Sujit Choudhry On Ways to Safeguard Democracy

Sujit Choudhry is a professor at the UC Berkley School of Law who has extensive knowledge of constitutional law and constitution building. He has written more than 90 articles, book chapters and reports on constitutional issues on a national and international level (works.bepress.com).

In a recent chapter, Sujit Choudhry discussed a statement made by Eric Holder, Attorney General under former President Obama. Holder asserted on Twitter that if Robert Mueller should be fired or his investigative department compromised, it would be important for the American people to speak out forcefully and peacefully to defend the investigation and demand that it be allowed to proceed to completion.

A Threaten Integrity

According to Choudhry, when the integrity of a country’s constitution is threatened by internal forces, it is the responsibility of the people to stand up publicly and speak out fearlessly to hold the guilty parties accountable and demand restitution.

Sujit Choudhry describes other circumstances that could constitute a constitutional crisis. In the USA and other countries, a president can only serve two terms in office. Choudhry said an authoritarian leader might try to violate this term limit by declaring a state of emergency, disbanding the legislature, or suspending elections.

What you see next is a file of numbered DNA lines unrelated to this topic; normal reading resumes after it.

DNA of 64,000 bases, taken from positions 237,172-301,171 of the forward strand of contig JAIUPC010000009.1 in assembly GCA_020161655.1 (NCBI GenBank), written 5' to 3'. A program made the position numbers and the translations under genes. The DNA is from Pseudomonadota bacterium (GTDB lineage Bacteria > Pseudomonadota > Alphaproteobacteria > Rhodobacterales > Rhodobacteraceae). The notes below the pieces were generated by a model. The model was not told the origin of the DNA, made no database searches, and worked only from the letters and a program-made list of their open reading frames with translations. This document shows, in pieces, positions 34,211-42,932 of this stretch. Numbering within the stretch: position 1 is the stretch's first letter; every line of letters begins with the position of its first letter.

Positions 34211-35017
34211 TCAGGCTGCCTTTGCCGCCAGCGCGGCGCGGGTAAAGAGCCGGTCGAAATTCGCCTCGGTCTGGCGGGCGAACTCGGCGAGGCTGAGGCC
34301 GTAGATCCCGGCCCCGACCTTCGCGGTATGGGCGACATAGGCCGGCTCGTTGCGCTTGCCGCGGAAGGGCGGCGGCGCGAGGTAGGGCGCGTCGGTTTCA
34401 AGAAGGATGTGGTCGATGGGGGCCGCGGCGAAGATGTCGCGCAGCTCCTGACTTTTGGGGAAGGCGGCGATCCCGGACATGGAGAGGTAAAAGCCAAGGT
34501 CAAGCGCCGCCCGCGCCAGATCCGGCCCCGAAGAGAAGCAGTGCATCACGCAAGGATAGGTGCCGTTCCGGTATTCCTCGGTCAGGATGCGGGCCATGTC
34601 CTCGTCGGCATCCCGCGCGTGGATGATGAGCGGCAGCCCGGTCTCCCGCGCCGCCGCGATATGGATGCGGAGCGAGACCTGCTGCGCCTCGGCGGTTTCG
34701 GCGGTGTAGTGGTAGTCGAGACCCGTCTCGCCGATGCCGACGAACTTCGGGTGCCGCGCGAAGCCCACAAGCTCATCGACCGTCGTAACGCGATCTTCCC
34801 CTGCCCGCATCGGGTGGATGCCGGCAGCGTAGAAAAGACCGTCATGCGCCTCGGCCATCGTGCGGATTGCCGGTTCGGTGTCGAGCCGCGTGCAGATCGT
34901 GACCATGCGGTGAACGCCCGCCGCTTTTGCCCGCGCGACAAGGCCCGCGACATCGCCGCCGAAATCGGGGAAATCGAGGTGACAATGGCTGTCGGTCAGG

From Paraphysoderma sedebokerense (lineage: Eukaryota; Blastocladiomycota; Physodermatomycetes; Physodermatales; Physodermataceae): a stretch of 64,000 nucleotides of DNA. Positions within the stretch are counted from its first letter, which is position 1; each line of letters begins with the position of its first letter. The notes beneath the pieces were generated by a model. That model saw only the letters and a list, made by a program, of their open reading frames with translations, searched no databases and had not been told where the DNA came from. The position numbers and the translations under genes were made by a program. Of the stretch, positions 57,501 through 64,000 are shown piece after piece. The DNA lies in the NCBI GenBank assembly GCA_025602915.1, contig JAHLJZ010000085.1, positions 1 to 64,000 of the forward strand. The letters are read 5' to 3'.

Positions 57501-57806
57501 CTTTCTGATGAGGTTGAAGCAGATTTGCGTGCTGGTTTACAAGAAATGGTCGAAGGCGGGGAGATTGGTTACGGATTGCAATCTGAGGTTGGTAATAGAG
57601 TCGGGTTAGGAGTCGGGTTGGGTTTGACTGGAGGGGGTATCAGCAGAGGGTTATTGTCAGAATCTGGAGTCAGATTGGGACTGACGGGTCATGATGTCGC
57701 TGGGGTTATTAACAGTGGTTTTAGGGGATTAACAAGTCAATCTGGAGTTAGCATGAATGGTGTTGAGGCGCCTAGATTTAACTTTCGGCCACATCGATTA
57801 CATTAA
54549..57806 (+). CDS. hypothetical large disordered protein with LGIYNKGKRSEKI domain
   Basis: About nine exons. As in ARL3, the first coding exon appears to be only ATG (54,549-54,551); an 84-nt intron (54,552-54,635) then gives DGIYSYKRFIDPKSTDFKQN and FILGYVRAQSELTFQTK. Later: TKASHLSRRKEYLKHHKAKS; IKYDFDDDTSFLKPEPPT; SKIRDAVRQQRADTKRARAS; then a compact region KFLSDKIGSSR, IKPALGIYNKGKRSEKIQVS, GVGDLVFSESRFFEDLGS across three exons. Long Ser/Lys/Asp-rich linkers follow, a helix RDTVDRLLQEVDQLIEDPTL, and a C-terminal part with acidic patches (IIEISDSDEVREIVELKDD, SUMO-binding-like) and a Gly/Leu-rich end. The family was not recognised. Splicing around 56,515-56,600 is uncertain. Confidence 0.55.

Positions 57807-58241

This abuse of power to stay in office is described by Sujit Choudhry as a ‘self-coup’ or autogolpe. Related to the above would be a ‘coup d’etat’ or military overthrow of the government. Lastly, a constitutional crisis is formed when electoral fraud is used to stay in office, giving unconstitutional seizure of power the look of legality.

Sujit Choudhry explains that democracy is made of many small parts. We might think of it as a puzzle put together a single piece at a time. Like a puzzle, it can also be taken apart piece by piece. If a democracy is destroyed, it will not be with one sudden blow, but with many small hammers chipping away at the foundations.

The final admonition given by Choudhry is that courts must be willing to call autocracy by name. There can be no democracy unless the people’s voices are heard. By calling out authoritarians and opposing autocracy, justice can be upheld and the American people can be both seen and heard.

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Related link:  http://sujitchoudhry.com/about/